The word “thyroiditis” means inflammation of the thyroid gland. Several conditions can cause thyroiditis. Let’s look at one specific type of thyroid disease, called Hashimoto’s.
WHAT IS HASHIMOTO’S DISEASE?
Also called “Hashimoto’s thyroiditis,” “chronic lymphocytic thyroiditis” and “autoimmune thyroiditis,” Hashimoto’s disease causes ongoing inflammation or swelling of the thyroid gland. This can result in reduced production of essential thyroid hormones.
Hashimoto’s disease can be seen at any age, but it is a very common thyroid problem among middle-aged women. Some women simply refer to chronic thyroiditis as “low thyroid.”
WHAT CAUSES HASHIMOTO’S THYROIDITIS?
In Hashimoto’s disease, your immune system attacks its own tissue — in this case, the thyroid gland. This immune system attack causes the thyroid gland to become enlarged and inflamed. The thyroid gland produces hormones that affect the body in many ways, including regulating metabolism, aiding central nervous system activity and virtually every cellular function.
The autoimmune response in Hashimoto’s eventually damages the thyroid gland to the extent it cannot produce adequate amounts of thyroid hormones. This happens slowly, often over the course of years.
RISK FACTORS FOR DEVELOPING HASHIMOTO’S DISEASE
Chronic thyroiditis affects up to five percent of the general population in America. You may be at greater risk for developing Hashimoto’s if you have these risk factors:
- Age between 40 and 60
- Family history of thyroid problems
- Type 1 diabetes
- Rheumatoid arthritis
- Pernicious anemia
- Addison’s disease
- Vitiligo (a condition that causes the loss of pigmentation in large patches of skin)
HASHIMOTO’S DISEASE SYMPTOMS
Because Hashimoto’s thyroiditis evolves gradually, you may not notice symptoms in the early stages. Eventually, as the thyroid produces fewer and fewer hormones, you may notice symptoms including:
- Enlarged neck over the larynx (vocal cords) area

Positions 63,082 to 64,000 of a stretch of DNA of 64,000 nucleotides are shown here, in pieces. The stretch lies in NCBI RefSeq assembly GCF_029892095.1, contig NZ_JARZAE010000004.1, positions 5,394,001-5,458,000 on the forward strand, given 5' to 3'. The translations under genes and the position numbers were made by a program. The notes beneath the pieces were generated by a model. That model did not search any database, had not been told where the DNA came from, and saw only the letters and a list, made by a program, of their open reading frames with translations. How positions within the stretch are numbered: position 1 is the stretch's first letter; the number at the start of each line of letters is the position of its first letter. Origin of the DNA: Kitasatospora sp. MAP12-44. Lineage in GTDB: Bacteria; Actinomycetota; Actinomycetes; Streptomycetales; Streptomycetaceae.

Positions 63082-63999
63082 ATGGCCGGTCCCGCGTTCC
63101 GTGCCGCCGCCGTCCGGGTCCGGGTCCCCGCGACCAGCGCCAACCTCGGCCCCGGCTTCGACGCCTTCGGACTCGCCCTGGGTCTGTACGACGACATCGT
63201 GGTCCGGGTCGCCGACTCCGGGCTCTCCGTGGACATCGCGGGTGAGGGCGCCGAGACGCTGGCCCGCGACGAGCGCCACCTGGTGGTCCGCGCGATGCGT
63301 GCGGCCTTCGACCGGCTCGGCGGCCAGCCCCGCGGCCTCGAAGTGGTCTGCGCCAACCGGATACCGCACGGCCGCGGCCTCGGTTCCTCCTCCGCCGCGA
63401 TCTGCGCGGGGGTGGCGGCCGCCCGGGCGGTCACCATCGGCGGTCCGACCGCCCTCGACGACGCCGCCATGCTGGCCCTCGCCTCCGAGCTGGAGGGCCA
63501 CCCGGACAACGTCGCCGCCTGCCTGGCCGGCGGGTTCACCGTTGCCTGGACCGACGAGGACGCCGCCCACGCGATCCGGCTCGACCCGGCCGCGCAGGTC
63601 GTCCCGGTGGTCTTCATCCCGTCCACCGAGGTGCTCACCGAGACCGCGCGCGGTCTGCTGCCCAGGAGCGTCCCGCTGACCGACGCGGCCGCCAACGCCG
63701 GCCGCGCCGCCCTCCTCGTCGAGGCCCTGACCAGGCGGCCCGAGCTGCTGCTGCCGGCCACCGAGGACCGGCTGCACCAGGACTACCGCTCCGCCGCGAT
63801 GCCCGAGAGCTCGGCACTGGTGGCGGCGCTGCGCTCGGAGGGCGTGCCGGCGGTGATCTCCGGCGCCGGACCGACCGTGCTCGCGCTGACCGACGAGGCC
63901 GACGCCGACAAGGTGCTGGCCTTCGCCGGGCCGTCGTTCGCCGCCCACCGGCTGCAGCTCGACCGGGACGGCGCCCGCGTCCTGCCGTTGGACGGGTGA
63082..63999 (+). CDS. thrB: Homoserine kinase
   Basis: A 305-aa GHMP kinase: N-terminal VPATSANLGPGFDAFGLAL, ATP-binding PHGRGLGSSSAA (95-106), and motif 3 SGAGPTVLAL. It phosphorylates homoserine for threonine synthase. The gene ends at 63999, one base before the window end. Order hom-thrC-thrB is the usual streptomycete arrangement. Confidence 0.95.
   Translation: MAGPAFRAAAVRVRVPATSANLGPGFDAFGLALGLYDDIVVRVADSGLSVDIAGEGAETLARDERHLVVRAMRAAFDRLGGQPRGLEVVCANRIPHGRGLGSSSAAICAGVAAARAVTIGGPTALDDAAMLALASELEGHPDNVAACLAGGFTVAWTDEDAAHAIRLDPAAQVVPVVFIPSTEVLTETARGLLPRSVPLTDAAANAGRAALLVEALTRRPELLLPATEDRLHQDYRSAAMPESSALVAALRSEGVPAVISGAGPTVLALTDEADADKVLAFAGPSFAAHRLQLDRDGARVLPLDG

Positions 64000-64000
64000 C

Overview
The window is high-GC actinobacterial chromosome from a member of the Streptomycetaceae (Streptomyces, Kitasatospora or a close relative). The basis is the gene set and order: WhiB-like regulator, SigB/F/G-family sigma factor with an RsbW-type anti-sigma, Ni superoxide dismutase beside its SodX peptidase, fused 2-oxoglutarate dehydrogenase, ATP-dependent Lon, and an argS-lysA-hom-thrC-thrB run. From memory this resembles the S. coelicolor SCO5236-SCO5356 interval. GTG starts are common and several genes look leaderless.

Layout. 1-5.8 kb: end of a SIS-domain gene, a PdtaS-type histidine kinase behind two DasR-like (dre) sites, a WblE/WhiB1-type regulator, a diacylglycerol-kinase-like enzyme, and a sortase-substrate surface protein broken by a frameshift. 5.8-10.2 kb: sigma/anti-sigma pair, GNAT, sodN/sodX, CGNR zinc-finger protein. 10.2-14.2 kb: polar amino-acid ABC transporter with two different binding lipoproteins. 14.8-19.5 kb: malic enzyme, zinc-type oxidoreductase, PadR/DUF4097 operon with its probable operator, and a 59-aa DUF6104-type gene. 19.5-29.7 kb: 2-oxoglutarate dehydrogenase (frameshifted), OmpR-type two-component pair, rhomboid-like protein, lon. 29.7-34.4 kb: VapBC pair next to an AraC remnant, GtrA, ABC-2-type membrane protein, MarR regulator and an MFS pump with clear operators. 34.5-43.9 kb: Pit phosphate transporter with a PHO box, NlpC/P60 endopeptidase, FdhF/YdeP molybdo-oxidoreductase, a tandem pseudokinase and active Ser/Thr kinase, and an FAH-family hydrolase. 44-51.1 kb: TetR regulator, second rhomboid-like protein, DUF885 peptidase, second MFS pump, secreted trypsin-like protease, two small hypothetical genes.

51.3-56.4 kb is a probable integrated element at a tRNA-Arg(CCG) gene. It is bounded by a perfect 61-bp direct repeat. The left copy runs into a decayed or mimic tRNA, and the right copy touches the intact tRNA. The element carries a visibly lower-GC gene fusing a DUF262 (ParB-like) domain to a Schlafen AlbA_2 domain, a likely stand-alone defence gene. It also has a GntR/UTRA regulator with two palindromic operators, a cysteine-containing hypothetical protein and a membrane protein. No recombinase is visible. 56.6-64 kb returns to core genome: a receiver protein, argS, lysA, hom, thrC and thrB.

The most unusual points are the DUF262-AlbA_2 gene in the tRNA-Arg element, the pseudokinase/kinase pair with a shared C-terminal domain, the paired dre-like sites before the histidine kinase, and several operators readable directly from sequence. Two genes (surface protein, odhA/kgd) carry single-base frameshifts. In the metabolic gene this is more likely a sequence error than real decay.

- Weight gain
- Difficulty thinking or concentrating (often described as “brain fog”)
- Hair loss
- Intolerance to cold
- Very dry skin
Many of these symptoms can be caused by something other than Hashimoto’s disease, which is why your health care provider will order tests to determine if you have thyroid disease or not.
DIAGNOSING HASHIMOTO’S DISEASE
In general, your health care provider will run a simple blood test to look at your blood thyroid levels. The test also will measure how much thyroid stimulating hormone (TSH) your pituitary gland is secreting. TSH stimulates the thyroid to produce hormones. If the pituitary gland constantly asks the thyroid for greater production, your TSH level will be high. This is a key indicator of thyroid disease. Rarely, your health care provider may order imaging studies of the thyroid gland.
WHAT IS THE TREATMENT FOR HASHIMOTO’S THYROIDITIS?
In almost all cases, Hashimoto’s disease is treated with supplemental thyroid hormone. This once-a-day pill increases blood levels of thyroid hormone to make up for the inadequate production of the thyroid gland itself.
Several types of synthetic thyroid hormone are available by prescription, and they are generally inexpensive. Thyroid pills consisting of dessicated animal thyroid usually are not prescribed anymore though they remain available.